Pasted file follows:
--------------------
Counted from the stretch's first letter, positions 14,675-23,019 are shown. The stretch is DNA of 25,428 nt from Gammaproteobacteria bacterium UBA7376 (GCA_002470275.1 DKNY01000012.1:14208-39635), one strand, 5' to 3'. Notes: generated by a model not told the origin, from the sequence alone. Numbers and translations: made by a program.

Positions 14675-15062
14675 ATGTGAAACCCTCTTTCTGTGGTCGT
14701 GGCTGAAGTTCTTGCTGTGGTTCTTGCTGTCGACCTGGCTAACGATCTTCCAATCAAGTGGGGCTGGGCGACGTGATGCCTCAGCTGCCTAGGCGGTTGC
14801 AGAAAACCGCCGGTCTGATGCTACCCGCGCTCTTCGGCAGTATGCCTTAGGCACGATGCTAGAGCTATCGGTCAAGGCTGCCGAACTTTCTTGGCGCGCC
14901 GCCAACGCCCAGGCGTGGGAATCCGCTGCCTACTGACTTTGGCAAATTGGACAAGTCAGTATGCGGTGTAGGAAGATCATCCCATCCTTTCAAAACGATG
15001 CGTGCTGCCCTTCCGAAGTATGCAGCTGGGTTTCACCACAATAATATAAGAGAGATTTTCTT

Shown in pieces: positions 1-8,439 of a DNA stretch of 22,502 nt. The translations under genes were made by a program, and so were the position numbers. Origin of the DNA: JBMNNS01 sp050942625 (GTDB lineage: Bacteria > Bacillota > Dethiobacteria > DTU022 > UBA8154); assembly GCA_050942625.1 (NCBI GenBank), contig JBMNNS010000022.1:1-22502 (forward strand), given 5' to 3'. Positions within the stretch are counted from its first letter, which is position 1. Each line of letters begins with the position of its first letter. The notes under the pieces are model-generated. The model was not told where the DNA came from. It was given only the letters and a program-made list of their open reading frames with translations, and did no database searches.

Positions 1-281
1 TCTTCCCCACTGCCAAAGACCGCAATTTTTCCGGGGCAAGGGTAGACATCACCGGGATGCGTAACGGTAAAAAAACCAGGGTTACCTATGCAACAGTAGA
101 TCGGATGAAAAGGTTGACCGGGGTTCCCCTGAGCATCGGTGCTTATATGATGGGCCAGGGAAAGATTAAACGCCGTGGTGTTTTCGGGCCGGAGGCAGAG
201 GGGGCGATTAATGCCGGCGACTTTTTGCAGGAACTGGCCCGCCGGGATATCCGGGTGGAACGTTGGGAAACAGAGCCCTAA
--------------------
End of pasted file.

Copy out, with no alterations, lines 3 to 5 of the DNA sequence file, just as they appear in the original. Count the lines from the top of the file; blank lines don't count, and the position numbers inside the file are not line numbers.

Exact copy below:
14675 ATGTGAAACCCTCTTTCTGTGGTCGT
14701 GGCTGAAGTTCTTGCTGTGGTTCTTGCTGTCGACCTGGCTAACGATCTTCCAATCAAGTGGGGCTGGGCGACGTGATGCCTCAGCTGCCTAGGCGGTTGC
14801 AGAAAACCGCCGGTCTGATGCTACCCGCGCTCTTCGGCAGTATGCCTTAGGCACGATGCTAGAGCTATCGGTCAAGGCTGCCGAACTTTCTTGGCGCGCC